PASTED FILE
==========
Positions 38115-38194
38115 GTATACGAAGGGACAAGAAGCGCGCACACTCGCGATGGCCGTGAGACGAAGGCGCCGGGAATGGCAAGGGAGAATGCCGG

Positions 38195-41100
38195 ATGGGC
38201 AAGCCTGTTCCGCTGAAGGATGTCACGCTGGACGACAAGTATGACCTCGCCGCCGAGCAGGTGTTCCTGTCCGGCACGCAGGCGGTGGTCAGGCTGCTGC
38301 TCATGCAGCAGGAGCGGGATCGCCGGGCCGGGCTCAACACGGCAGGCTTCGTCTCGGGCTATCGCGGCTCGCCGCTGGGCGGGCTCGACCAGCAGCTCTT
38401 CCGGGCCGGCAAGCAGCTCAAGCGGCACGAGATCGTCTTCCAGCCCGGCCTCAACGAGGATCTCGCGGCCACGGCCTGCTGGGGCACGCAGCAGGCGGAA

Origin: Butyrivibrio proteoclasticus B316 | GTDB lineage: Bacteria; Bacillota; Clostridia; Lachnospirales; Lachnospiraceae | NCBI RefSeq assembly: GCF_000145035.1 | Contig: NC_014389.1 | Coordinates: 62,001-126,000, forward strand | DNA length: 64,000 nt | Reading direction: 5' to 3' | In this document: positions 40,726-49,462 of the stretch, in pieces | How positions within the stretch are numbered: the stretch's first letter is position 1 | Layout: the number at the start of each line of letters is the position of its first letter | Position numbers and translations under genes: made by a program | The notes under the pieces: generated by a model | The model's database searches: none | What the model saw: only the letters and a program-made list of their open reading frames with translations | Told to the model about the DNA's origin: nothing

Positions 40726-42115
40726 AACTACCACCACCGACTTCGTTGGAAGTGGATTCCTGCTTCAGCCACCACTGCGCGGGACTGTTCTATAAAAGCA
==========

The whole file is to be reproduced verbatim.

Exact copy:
Positions 38115-38194
38115 GTATACGAAGGGACAAGAAGCGCGCACACTCGCGATGGCCGTGAGACGAAGGCGCCGGGAATGGCAAGGGAGAATGCCGG

Positions 38195-41100
38195 ATGGGC
38201 AAGCCTGTTCCGCTGAAGGATGTCACGCTGGACGACAAGTATGACCTCGCCGCCGAGCAGGTGTTCCTGTCCGGCACGCAGGCGGTGGTCAGGCTGCTGC
38301 TCATGCAGCAGGAGCGGGATCGCCGGGCCGGGCTCAACACGGCAGGCTTCGTCTCGGGCTATCGCGGCTCGCCGCTGGGCGGGCTCGACCAGCAGCTCTT
38401 CCGGGCCGGCAAGCAGCTCAAGCGGCACGAGATCGTCTTCCAGCCCGGCCTCAACGAGGATCTCGCGGCCACGGCCTGCTGGGGCACGCAGCAGGCGGAA

Origin: Butyrivibrio proteoclasticus B316 | GTDB lineage: Bacteria; Bacillota; Clostridia; Lachnospirales; Lachnospiraceae | NCBI RefSeq assembly: GCF_000145035.1 | Contig: NC_014389.1 | Coordinates: 62,001-126,000, forward strand | DNA length: 64,000 nt | Reading direction: 5' to 3' | In this document: positions 40,726-49,462 of the stretch, in pieces | How positions within the stretch are numbered: the stretch's first letter is position 1 | Layout: the number at the start of each line of letters is the position of its first letter | Position numbers and translations under genes: made by a program | The notes under the pieces: generated by a model | The model's database searches: none | What the model saw: only the letters and a program-made list of their open reading frames with translations | Told to the model about the DNA's origin: nothing

Positions 40726-42115
40726 AACTACCACCACCGACTTCGTTGGAAGTGGATTCCTGCTTCAGCCACCACTGCGCGGGACTGTTCTATAAAAGCA